Swaps are the most common way of interacting with the Uniswap protocol. For end-users, swapping is straightforward: a user selects an ERC-20 token that they own and a token they would like to trade it for. Executing a swap sells the currently owned tokens for the proportional amount of the tokens desired, minus the swap fee, which is awarded to liquidity providers2. Swapping with the Uniswap protocol is a permissionless process.
note: Using web interfaces (websites) to swap via the Uniswap protocol can introduce additional permission structures, and may result in different execution behavior compared to using the Uniswap protocol directly. To learn more about the differences between the protocol and a web interface, see What is Uniswap.
Swaps using the Uniswap protocol are different from traditional order book trades in that they are not executed against discrete orders on a first-in-first-out basis — rather, swaps execute against a passive pool of liquidity, with liquidity providers earning fees proportional to their capital committed
In a traditional order-book market, a sizeable market-buy order may deplete the available liquidity of a prior limit-sell and continue to execute against a subsequent limit-sell order at a higher price. The result is the final execution price of the order is somewhere in between the two limit-sell prices against which the order was filled.
Price impact affects the execution price of a swap similarly but is a result of a different dynamic. When using an automated market maker, the relative value of one asset in terms of the other continuously shifts during the execution of a swap, leaving the final execution price somewhere between where the relative price started - and ended.
This dynamic affects every swap using the Uniswap protocol, as it is an inextricable part of AMM design.
As the amount of liquidity available at different price points can vary, the price impact for a given swap size will change relative to the amount of liquidity available at any given point in price space. The greater the liquidity available at a given price, the lower the price impact for a given swap size. The lesser the liquidity available, the higher the price impact.
Approximate3 price impact is anticipated in real-time via the Uniswap interface, and warnings appear if unusually high price impact will occur during a swap. Anyone executing a swap will have the ability to assess the circumstances of price impact when needed.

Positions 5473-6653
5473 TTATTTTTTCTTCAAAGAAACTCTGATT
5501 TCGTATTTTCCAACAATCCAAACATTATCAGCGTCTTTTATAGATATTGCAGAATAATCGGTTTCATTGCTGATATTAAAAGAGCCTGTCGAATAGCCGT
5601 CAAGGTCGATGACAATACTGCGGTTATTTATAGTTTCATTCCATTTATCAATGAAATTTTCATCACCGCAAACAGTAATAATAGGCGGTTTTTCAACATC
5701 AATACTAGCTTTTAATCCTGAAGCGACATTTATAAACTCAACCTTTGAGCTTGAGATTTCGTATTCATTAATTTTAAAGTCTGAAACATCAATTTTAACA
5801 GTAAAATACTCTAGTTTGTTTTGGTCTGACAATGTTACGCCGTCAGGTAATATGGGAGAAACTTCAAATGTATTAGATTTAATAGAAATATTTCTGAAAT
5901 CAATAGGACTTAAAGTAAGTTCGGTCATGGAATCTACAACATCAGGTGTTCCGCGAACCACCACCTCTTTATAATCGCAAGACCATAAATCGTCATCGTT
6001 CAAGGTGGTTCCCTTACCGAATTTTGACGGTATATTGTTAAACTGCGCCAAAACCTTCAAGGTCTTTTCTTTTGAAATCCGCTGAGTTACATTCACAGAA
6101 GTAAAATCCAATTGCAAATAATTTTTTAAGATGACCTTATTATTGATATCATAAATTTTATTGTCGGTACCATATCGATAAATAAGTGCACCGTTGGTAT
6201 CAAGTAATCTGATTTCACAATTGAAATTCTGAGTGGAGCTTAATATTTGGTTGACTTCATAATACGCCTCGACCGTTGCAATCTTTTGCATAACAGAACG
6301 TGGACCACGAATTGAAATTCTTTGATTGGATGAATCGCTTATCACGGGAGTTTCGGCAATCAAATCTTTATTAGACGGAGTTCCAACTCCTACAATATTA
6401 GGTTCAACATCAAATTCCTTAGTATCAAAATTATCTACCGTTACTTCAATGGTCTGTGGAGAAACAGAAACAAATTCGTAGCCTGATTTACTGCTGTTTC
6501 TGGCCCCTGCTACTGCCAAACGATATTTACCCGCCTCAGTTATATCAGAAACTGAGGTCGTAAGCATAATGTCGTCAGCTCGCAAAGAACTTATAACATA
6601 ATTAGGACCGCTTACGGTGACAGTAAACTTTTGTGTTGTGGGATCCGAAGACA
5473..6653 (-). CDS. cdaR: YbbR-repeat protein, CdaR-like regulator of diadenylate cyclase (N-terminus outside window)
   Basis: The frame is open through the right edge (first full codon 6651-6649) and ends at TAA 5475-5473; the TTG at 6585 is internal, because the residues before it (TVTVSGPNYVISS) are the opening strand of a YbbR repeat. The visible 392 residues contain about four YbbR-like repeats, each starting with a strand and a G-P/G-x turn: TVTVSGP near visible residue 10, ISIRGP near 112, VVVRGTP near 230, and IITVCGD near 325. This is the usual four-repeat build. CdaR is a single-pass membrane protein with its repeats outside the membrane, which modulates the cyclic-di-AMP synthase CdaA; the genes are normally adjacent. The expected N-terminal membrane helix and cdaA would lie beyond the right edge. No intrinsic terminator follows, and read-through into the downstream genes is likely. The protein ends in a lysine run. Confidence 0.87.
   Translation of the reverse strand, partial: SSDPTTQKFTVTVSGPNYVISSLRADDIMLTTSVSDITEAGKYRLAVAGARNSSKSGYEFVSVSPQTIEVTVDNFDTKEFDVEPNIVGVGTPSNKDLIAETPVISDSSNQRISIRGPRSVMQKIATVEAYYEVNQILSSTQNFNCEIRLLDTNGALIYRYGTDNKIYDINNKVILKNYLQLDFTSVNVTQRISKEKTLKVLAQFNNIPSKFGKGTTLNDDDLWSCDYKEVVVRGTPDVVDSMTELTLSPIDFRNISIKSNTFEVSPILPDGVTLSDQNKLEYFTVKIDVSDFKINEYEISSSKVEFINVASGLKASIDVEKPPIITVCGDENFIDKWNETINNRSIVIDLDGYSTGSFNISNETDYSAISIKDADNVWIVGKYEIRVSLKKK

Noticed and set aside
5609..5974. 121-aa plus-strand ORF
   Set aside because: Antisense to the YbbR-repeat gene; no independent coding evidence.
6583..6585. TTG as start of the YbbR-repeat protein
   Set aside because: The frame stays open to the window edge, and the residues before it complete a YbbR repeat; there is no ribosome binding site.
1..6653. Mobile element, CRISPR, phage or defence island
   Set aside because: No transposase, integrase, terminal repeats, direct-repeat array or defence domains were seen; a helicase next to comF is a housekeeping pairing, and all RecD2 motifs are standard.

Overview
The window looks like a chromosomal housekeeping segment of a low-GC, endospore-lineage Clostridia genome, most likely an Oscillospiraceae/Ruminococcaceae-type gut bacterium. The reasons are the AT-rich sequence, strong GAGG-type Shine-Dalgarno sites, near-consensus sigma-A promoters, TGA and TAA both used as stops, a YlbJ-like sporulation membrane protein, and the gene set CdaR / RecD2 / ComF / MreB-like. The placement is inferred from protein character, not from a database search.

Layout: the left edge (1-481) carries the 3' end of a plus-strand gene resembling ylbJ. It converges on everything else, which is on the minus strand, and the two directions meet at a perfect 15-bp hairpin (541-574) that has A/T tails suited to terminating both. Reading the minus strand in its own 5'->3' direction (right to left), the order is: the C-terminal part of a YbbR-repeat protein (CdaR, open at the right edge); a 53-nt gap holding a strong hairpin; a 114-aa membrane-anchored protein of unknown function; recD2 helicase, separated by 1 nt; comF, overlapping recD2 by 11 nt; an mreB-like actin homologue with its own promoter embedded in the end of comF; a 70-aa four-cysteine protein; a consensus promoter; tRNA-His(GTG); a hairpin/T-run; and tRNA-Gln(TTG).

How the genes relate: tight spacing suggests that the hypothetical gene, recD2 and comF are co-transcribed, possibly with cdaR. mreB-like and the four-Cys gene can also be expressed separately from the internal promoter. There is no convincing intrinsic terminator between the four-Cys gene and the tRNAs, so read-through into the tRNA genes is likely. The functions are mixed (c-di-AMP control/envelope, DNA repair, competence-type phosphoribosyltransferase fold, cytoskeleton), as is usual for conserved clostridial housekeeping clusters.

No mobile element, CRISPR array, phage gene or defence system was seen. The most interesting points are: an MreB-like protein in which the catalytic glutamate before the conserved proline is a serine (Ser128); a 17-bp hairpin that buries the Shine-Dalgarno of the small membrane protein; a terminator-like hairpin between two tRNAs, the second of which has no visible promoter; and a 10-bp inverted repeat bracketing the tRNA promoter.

The other relevant detail to consider when approaching swaps with the Uniswap protocol is slippage. Slippage is the term we use to describe alterations to a given price that could occur while a submitted transaction is pending.
When transactions are submitted to Ethereum, their order of execution is established by the amount of "gas" offered as a fee for executing each transaction. The higher the fee offered, the faster the transaction is executed. The transactions with a lower gas fee will remain pending for an indeterminate amount of time. During this time, the price environment in which the transaction will eventually be executed will change, as other swaps will be taking place.
Slippage tolerances establish a margin of change acceptable to the user beyond price impact. As long as the execution price is within the slippage range, e.g., %1, the transaction will be executed. If the execution price ends up outside of the accepted slippage range, the transaction will fail, and the swap will not occur.
A comparable situation in a traditional market would be a market-buy order executed after a delay. One can know the expected price of a market-buy order when submitted, but much can change in the time between submission and execution.
Price impact and slippage can both change while a transaction is pending, which is why we have built numerous safety checks into the Uniswap protocol to protect end-users from drastic changes in the execution environment of their swap. Some of the most commonly encountered safety checks:
Expired : A transaction error that occurs if a swap is pending longer than a predetermined deadline. The deadline is a point in time after which the swap will be canceled to protect against unusually long pending periods and the changes in price that typically accompany the passage of time.
INSUFFICIENT_OUTPUT_AMOUNT : When a user submits a swap, the Uniswap interface will send an estimate of how much of the purchased token the user should expect to receive. If the anticipated output amount of a swap does not match the estimate within a certain margin of error (the slippage tolerance), the swap will be canceled. This attempts to protect the user from any drastic and unfavorable price changes while their transaction is pending.
1 Proportional in this instance takes into account many factors, including the relative price of one token in terms of the other, slippage, price impact, and other factors related to the open and adversarial nature of Ethereum. 2 For information about liquidity provision, see the liquidity user guide 3 The Uniswap interface informs the user about the circumstances of their swap, but it is not guaranteed.